- Next, figure out exactly how much cash you have coming in and how much is going out each month. Here’s a step-by-step guide on how to do that.
- Once you know how much money you have each month, you then need to figure out how much you should be spending on each category of your budget.
Fixed costs: These are the bills that cost (roughly) the same every month. You want to spend no more than 50% of your take-home pay on these expenses. A few examples: Housing [no more than 30% (ideally 25%) of your income should go toward housing], utilities, insurance, cell phone bill, legal obligations (minimum student loan payments/car payments/debt payments etc.) and subscriptions. When you add up all of your fixed costs for each month and the total is more than 50% of your take-home pay, it’s time to shop around for better rates and deals.
Goals & savings: Try to set aside at least 20% of your take-home pay for your goals and savings. This could be paying down high-interest credit card debt, saving for a house, retirement savings etc.
Flexible spending: Spend no more than 30% of your take-home pay on these expenses. This category includes all of your expenses that vary month to month. You want to spend no more than 30% of your take-home pay on flexible spending – so things like eating out, groceries, entertainment, shopping, gas etc. Food is obviously a “need” in life, but there are ways to reduce how much you spend on food, so it’s not a fixed amount every month.
- Next, reevaluate your spending and create a budget that will allow you to get ahead of your money and take control.
- Once you make sure there’s enough money in your checking account to cover recurring bills, then go ahead and split up the rest of your paycheck/money/budget into separate envelopes of cash.
- Each envelope represents one area of spending — so if you’ve budgeted $500 for groceries each month, then put $500 cash into an envelope labeled “groceries.”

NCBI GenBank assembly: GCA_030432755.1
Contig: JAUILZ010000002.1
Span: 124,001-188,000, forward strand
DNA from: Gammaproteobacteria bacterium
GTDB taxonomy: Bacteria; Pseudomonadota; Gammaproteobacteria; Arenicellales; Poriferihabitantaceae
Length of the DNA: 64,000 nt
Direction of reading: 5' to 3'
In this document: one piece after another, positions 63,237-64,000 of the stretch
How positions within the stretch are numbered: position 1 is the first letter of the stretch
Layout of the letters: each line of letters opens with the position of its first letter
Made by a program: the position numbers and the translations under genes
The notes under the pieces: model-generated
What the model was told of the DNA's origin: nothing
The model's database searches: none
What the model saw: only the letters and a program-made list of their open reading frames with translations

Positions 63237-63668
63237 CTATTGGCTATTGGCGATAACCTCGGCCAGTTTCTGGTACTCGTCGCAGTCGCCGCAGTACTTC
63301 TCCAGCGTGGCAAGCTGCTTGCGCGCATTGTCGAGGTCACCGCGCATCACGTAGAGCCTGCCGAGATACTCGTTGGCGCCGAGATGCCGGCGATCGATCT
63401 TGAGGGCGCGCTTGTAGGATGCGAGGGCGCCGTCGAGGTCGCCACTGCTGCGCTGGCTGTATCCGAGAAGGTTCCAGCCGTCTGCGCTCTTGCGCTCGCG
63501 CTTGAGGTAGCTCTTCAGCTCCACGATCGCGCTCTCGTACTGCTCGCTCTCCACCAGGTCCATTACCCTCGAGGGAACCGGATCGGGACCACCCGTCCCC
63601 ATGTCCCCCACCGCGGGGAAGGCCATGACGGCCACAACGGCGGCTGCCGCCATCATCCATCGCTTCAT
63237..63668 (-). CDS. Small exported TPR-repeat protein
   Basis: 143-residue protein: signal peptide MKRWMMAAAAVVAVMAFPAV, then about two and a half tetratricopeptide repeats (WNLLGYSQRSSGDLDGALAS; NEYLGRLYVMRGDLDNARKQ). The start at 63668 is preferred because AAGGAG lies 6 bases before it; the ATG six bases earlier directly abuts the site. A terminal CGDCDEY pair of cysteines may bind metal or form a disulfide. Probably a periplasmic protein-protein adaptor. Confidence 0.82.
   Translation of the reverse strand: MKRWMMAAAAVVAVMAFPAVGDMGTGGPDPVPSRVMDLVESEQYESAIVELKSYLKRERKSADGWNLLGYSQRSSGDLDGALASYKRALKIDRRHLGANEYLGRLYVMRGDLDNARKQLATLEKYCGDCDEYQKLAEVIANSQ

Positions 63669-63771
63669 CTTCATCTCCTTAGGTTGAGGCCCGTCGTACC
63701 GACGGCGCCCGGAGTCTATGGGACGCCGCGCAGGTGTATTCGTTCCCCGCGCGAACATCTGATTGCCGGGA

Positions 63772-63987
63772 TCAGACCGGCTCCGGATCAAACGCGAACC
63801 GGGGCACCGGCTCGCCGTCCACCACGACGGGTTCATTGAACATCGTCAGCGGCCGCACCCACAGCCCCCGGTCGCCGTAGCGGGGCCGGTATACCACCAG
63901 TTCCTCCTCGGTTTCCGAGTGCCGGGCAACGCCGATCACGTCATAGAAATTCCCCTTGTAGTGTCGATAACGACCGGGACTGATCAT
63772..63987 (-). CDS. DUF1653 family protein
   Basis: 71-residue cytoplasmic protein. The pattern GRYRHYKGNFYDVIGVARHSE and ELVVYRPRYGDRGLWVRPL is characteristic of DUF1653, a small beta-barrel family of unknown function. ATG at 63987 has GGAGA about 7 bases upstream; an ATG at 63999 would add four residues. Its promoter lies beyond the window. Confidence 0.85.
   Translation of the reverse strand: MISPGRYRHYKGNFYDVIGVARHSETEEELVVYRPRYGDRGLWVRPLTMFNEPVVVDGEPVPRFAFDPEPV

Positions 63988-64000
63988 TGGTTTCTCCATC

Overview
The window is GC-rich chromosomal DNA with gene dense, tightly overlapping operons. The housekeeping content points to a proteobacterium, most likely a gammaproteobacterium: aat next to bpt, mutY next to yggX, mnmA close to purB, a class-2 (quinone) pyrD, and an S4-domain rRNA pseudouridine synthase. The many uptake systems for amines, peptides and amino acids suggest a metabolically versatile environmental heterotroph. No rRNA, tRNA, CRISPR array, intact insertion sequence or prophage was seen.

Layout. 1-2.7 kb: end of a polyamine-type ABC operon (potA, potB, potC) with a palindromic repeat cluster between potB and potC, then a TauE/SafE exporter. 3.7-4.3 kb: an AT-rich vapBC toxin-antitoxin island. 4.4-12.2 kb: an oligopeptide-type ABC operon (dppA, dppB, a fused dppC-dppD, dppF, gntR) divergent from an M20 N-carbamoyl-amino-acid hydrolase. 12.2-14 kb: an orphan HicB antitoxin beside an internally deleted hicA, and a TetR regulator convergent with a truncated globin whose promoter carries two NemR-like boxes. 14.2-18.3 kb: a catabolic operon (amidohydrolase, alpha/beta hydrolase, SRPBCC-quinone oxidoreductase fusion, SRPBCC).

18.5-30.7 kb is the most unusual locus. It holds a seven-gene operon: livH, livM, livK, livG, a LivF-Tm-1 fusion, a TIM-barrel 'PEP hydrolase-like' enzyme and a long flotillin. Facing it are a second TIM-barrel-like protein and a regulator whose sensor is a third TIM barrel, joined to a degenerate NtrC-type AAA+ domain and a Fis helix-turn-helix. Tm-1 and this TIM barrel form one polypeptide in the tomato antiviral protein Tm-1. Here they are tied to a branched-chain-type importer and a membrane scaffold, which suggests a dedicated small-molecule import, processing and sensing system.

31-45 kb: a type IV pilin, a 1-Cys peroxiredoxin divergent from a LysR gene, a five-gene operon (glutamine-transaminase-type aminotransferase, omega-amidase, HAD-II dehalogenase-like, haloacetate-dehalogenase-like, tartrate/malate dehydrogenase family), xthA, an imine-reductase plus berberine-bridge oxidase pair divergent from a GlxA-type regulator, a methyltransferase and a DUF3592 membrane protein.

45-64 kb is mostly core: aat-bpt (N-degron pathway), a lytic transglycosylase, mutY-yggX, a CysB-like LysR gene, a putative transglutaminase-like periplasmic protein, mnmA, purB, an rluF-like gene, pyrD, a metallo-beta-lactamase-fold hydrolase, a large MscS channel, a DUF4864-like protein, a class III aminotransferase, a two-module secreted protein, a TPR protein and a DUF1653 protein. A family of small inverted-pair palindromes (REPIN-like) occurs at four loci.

- Then do this for all of your other monthly expenses (eating out, shopping, entertainment etc.).
- Use the envelopes to keep track of exactly how much you’ve spent and how much you have left for the rest of the month for each part of the budget.
- Also, make sure you budget for savings. Set up your direct deposit to send any extra money you can spare automatically into your savings account so you won’t be tempted to spend it.
FINAL TIP: DO NOT CHEAT!
The idea is to challenge yourself. Sticking to the budget may not be easy at first, but it will help you better understand and manage your money so you can take control of your financial future.
After implementing this strategy, you’ll quickly find yourself rethinking a lot more purchases — as handing over a $20 bill (when the envelope is getting thinner) will be a lot more difficult than just swiping a card.
A digital alternative
Instead of using envelopes, you can also set up your direct deposit so that certain amounts of your paycheck are sent to different accounts. For example, you could have three or four checking accounts and one savings account — and then have your paychecks automatically split the money you’ve budgeted for each category among these separate accounts each month.
Tracking your spending
In order to eliminate wasteful spending, you have to track every expense and purchase, whether it’s using cash or an app that does it for you. Swiping a debit or credit card will no doubt cause you to spend more than you should, so tracking where every dollar is going will help you develop even better habits and save even more over time.